Classroom Management tips – 2 by 10

In continuing with the classroom management tips from the webinar by Rick Smith that I mentioned on my post on Sunday, today I’d like to talk about a simple but effective way to help with classroom management. Rick Smith called it the 2 by 10 strategy, not to be confused with a 2 by 4 strategy, which would be completely different.

The basic idea is that you ensure that you spend at least two minutes each day for at least ten days having a positive and personal (g rated) conversation with your most challenging student. He mentioned that it should be g-rated, and while he didn’t explain why, I think that it’s important that students understand what topics are acceptable to talk about at school with teachers and what are not. Research has shown that if you do this for ten days that there will be a huge improvement in your classroom environment.

I do try to have many little conversations with my students, especially first thing in the morning as they are coming in. I have been making more of a conscious effort to have these conversations with some of my more difficult students, both because of this webinar, and also a post by a blogger that I follow, Matt Ray. I have so many students who need that extra attention. It’s hard to pick one student who is my most challenging so I’ve been spreading out those minutes as best as I can. I hope that it will have a positive influence on my classroom.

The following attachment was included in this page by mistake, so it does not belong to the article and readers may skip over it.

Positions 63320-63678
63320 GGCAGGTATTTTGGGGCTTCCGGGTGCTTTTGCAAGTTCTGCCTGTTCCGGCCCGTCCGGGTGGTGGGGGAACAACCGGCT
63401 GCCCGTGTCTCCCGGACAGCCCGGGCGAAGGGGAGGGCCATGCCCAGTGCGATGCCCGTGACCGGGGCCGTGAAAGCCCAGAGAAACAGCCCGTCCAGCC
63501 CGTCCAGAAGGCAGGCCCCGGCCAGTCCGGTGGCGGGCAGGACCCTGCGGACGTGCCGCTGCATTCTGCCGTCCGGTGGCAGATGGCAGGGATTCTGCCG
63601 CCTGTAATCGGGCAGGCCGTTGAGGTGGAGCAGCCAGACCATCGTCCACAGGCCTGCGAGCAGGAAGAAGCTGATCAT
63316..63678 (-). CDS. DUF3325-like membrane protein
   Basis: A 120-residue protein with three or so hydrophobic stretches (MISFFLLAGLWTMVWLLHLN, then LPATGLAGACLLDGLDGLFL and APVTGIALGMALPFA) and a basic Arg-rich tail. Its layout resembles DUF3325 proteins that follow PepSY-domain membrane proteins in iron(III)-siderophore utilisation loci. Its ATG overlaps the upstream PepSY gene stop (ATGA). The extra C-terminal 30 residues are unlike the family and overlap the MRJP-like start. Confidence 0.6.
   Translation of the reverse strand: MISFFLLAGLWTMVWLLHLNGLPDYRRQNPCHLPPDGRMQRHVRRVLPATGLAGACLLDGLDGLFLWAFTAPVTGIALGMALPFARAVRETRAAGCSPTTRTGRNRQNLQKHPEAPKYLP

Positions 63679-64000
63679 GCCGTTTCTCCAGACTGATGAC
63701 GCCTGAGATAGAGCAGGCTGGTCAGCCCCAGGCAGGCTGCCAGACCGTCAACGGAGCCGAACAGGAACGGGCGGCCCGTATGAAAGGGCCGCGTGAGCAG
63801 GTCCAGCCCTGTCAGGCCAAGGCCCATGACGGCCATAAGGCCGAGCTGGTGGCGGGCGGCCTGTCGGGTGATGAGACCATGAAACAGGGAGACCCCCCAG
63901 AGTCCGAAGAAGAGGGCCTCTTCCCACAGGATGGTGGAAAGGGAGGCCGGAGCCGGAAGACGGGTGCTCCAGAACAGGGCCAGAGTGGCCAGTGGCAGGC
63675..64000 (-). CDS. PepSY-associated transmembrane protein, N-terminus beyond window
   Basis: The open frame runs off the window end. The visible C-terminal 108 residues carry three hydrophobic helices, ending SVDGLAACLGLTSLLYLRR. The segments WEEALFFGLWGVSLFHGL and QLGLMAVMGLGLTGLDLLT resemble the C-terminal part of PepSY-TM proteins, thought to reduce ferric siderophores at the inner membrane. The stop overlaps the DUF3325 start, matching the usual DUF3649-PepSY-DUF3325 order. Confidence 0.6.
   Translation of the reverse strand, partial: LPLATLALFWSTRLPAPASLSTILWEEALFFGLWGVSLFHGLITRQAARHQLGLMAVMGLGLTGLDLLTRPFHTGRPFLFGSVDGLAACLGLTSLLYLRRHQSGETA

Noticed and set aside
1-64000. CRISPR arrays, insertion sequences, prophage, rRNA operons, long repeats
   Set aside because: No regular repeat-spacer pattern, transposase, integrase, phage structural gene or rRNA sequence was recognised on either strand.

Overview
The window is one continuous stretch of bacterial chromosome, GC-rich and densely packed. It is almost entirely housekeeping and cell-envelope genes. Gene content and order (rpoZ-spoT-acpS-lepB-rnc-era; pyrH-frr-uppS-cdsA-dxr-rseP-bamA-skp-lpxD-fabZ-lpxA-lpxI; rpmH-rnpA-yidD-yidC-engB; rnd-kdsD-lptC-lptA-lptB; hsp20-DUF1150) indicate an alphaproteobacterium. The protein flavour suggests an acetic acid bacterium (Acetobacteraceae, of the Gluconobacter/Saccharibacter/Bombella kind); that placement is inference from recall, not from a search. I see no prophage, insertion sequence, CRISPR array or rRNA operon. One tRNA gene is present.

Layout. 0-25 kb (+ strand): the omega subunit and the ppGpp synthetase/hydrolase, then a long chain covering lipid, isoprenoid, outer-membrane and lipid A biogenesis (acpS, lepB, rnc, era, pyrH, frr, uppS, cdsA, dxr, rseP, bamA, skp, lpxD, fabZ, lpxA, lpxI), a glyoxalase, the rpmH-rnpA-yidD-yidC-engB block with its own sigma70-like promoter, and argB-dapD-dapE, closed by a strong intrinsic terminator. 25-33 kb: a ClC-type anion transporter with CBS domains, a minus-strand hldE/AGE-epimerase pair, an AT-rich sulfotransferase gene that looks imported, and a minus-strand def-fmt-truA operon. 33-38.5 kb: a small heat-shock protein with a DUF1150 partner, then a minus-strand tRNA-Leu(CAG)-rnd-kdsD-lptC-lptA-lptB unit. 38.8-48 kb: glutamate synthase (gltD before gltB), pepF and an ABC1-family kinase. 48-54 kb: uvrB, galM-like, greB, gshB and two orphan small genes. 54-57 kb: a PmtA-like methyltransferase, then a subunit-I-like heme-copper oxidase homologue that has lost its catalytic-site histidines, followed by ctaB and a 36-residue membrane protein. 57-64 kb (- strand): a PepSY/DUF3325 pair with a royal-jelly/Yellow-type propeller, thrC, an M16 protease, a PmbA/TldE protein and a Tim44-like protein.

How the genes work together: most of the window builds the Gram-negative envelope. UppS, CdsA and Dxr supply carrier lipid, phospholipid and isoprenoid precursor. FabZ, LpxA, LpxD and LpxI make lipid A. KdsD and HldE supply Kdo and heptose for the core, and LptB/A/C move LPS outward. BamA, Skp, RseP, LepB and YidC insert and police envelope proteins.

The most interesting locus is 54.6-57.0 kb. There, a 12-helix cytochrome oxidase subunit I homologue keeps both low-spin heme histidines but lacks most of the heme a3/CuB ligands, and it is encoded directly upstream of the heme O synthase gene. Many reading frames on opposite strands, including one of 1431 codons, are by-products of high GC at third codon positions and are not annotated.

Tomorrow I’m going out to another school to observe another grade 5 teacher teach his literacy block. I’m looking forward to this chance to see how someone else teaches literacy and gather up some ideas for my classroom. We also have an afternoon session with the other school that we are combining with when our new school is built led by our former principal. I’m looking forward to it.


3 thoughts on “Classroom Management tips – 2 by 10

  1. Andre Chiasson says:

    Hi Jeannie. I like this. I think it’s important to focus on making positive change. Just reading a book – “Thinking Fast and Slow”. It talks about our intuitive response vs our analytical response. I think you can build up a positive intuitive response with your approach. Good luck!


  2. Mme Samson says:

    That’s a nice little nugget of advice that seems obvious, but is very important yet so easy to neglect.

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